Philosophy professor Walter Zarrow is wounded during a mugging. In an effort to escape he rings buzzers indiscriminately, waking Sam, a middle aged father of two having an affair in the city. Sam reluctantly answers Zarrow's pleas, and Zarrow loses consciousness in his arms. Through an exploration of why these men, along with the mugger, and an addict named Joe, come together, we explore New York City. The experience of Zarrow, Sam, Joe and Zarrow's assailant ripple quickly out to include the connected lives of a housewife struggling with alcoholism, a stoner teen desperate to lose his virginity, a brilliant but failed writer fighting addiction, two parents confronting the prospect of terminal illness, and a brilliant grad student who wounds herself to feel alive. Written by
Prof. Walter Zarrow:
But then, what do all these thinkers we've examined this semester have in common? If we truly explore to find a common thread? At the outset of a century that would constitute the bloodiest in human history. Along with scientific and technological advancements that would literally make us like Gods. Even as we began to dismantle the very meaning of God. They ask, what is a life? Does to live any longer have a how? Does it any longer have a why? Against a backdrop of industrialization, people ...
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Complex and sprawling drama with plenty of flawed characters
"Anesthesia" (2015 release; 90 min.) brings a sprawling story involving a seemingly unconnected group of people in New York. As the movie opens, we see an older guy walking home, buying flowers for someone (his wife we presume), and then just as he gets to his building, something terrible happens, as he is being buzzed in by a neighbor. The movie then goes back in time, and we get to know a slew of people, and how eventually it becomes clear that all of their lives are interconnected, directly or indirectly. At this point we're not event 10 min. into the movie but to tell you more of the plot would spoil your viewing experience, you'll just have to see for yourself how it all plays out.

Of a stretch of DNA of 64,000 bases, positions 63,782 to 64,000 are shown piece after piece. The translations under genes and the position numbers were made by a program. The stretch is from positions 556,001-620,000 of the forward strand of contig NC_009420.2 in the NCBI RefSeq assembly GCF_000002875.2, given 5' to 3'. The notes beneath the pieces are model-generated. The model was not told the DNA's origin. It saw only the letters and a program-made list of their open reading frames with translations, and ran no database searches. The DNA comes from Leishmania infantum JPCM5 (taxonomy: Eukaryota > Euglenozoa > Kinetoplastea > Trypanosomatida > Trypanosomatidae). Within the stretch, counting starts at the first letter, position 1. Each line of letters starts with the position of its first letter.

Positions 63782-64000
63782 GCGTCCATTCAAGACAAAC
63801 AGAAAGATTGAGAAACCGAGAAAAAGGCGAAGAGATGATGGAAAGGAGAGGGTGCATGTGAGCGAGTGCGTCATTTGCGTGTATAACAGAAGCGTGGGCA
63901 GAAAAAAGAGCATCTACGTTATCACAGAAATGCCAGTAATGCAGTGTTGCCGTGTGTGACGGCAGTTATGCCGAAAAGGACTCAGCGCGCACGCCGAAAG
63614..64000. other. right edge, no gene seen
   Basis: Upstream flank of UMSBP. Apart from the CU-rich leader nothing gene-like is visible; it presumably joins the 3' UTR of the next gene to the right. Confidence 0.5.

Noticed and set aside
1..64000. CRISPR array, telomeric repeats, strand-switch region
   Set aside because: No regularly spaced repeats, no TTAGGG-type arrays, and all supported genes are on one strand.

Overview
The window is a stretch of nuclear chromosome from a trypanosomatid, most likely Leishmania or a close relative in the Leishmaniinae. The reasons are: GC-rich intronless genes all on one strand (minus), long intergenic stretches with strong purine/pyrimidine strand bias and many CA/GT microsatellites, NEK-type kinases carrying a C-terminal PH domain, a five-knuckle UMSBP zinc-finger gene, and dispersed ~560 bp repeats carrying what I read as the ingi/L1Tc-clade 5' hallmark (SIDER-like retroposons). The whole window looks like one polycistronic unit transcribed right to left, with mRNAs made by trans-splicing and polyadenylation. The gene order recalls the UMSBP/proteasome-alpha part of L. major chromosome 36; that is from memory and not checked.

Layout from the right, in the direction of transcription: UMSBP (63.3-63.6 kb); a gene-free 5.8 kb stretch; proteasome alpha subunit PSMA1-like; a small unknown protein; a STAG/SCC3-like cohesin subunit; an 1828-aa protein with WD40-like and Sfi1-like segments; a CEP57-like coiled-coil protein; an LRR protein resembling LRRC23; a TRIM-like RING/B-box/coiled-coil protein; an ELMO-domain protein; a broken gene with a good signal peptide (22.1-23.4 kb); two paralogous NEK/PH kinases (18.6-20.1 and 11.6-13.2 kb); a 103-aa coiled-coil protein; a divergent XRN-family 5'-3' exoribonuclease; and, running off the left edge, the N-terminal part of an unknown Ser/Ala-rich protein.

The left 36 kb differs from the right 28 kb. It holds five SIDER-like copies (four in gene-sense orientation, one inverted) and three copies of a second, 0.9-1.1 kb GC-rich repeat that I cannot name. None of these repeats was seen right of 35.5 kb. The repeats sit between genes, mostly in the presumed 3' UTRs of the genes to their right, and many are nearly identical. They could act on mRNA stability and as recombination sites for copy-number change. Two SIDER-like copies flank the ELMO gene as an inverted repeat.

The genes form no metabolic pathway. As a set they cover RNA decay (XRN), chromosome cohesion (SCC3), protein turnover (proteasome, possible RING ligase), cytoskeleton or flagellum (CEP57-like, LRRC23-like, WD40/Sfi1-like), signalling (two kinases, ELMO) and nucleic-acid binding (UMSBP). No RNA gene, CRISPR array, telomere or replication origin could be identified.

Couple of comments: this movie is nothing short of being a labor of love from Tim Blake Nelson, who wrote, directed, co-produced and for good measure also stars as one of the characters in the large ensemble (playing the son of the older guy). Here Nelson (best known for his acting work) brings us a complicated character study of mostly flawed characters who are dealing with demons of various kinds. Because of the strong story-telling and plot-driven context, it would be inappropriate for me to say much more than that. The movie features a number of noteworthy performances, none more so than Sam "Law & Order" Waterston as the philosophy professor who is pondering his options as his long and distinguished academic career is winding down. What an acting talent this is, a crisp mid-70 years young when this was filmed. Kristen Stewart (as the troubled philosophy masters student) is 180 degrees away from her "Twilight" franchise role, and makes the most of her brief screen time in this. Canadian composer Jeff Danna provides a lovely orchestra score.
This movie was filmed in 2013, and premiered to positive acclaim at the 2015 Tribeca Film Festival, but it sank like a stone upon its brief theatrical release in early 2016 (it never even made it to my art-house theater here in Cincinnati). A darn shame. But the movie seems to have found a second wind with the subsequent VOD, TV and DVD releases. I happen to catch it on SHO the other night, and I absolutely loved this movie. No, this isn't a 'jolly good time' as the movie is serious and complicated, but I loved spending time with these characters and wasn't ready to say goodbye when the movie's end credits started rolling. "Anesthesia" is HIGHLY RECOMMENDED!
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